Two new free exhibitions mark the reopening of more of the National Library of Scotland's George IV Bridge building to the public.
Opening on 10 July, the exhibitions will focus on ground-breaking, adventurous and unconventional women of the 19th and 20th centuries.
The Library's major exhibition, 'Petticoats and Pinnacles: Scotland's pioneering mountain women', showcases the stories of women mountaineers with a connection to Scotland from the 18th century through to the modern day. Many of them were also writers, artists, botanists and photographers. The exhibition explores their relationship with the mountains and their achievements, including the first all-female expedition to the Himalayas in 1955. Items such as journals, photographs, letters, and climbing equipment will be on display.
Collections in Focus display, 'The Eye of a Stranger: Henrietta Liston's travels', features the 200-year-old travel journals and letters of Glasgow woman, Henrietta Liston. Following her Scottish diplomat husband's appointment as British Ambassador to the Sublime Porte, the Listons travelled to Constantinople (Istanbul) in 1812. A botanist and travel writer, Henrietta spent years observing and documenting international relations and local customs.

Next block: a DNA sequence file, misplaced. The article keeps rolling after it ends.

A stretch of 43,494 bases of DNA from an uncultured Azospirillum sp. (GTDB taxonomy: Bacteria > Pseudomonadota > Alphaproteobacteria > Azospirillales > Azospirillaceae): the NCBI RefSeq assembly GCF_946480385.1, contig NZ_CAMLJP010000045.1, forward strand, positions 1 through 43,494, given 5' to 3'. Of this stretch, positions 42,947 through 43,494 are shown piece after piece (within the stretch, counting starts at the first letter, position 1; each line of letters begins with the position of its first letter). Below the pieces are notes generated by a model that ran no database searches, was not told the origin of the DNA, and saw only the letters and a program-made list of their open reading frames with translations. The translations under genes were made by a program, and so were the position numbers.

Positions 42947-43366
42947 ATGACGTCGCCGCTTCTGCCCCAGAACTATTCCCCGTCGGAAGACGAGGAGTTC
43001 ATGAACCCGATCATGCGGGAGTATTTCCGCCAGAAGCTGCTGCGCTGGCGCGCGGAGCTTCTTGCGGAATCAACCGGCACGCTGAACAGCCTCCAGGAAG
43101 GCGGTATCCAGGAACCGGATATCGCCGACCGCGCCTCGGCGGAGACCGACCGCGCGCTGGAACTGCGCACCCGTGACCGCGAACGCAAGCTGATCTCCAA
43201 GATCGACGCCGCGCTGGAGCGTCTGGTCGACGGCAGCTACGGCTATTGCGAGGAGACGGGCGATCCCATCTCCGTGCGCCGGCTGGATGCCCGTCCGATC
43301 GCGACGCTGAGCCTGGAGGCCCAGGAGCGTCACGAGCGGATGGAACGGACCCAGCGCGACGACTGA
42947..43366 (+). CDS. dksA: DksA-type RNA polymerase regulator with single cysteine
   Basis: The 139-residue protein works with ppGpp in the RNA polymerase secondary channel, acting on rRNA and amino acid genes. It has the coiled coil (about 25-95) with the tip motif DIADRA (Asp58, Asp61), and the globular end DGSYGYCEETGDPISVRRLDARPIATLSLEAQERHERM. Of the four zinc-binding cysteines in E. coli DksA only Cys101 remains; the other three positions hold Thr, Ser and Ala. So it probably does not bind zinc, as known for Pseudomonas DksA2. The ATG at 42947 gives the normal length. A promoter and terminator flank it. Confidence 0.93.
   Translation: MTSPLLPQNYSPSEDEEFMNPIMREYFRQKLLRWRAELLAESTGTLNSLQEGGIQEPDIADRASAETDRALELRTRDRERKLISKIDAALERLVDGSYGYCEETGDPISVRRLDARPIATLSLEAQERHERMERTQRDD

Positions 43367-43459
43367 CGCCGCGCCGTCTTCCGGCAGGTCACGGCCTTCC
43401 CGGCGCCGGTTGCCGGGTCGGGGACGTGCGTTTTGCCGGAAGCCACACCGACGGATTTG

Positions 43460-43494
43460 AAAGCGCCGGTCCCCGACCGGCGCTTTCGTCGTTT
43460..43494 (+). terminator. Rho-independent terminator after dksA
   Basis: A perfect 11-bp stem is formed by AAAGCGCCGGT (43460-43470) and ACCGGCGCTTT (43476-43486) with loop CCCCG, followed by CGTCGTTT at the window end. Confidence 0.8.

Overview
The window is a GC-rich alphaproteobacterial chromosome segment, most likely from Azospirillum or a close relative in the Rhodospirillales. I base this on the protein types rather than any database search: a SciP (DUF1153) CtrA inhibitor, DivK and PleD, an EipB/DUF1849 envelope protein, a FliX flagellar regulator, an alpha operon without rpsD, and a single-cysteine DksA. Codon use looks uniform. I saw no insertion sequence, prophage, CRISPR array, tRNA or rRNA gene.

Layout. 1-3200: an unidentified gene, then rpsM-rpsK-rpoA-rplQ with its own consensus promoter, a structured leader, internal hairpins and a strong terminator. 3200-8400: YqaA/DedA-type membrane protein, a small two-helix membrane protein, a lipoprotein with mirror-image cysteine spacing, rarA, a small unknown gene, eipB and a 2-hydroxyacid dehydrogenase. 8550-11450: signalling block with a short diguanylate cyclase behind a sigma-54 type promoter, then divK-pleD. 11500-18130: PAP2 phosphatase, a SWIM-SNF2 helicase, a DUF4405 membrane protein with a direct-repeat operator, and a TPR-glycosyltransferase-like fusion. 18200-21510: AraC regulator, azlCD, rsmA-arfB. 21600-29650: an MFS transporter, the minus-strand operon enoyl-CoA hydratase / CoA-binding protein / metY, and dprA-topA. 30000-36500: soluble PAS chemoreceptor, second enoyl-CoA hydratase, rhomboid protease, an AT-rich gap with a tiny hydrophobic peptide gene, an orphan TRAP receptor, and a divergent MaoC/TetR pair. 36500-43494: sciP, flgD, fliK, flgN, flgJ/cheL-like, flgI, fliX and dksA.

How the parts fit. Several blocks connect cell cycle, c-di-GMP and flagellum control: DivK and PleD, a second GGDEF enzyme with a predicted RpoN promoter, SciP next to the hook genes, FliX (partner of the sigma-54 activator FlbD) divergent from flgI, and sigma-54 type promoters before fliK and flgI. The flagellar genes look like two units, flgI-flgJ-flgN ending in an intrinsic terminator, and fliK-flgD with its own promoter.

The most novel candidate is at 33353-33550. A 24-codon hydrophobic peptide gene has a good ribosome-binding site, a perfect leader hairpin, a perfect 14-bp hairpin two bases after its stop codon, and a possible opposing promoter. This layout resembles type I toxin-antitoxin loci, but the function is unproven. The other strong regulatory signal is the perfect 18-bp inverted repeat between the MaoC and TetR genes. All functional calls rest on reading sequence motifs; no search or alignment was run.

Anyone planning to visit the exhibitions must book their free tickets in advance.
These are the first public activities to be held at the Library since the exhibitions space closed 15 months ago due to Covid-19.
5 July 2021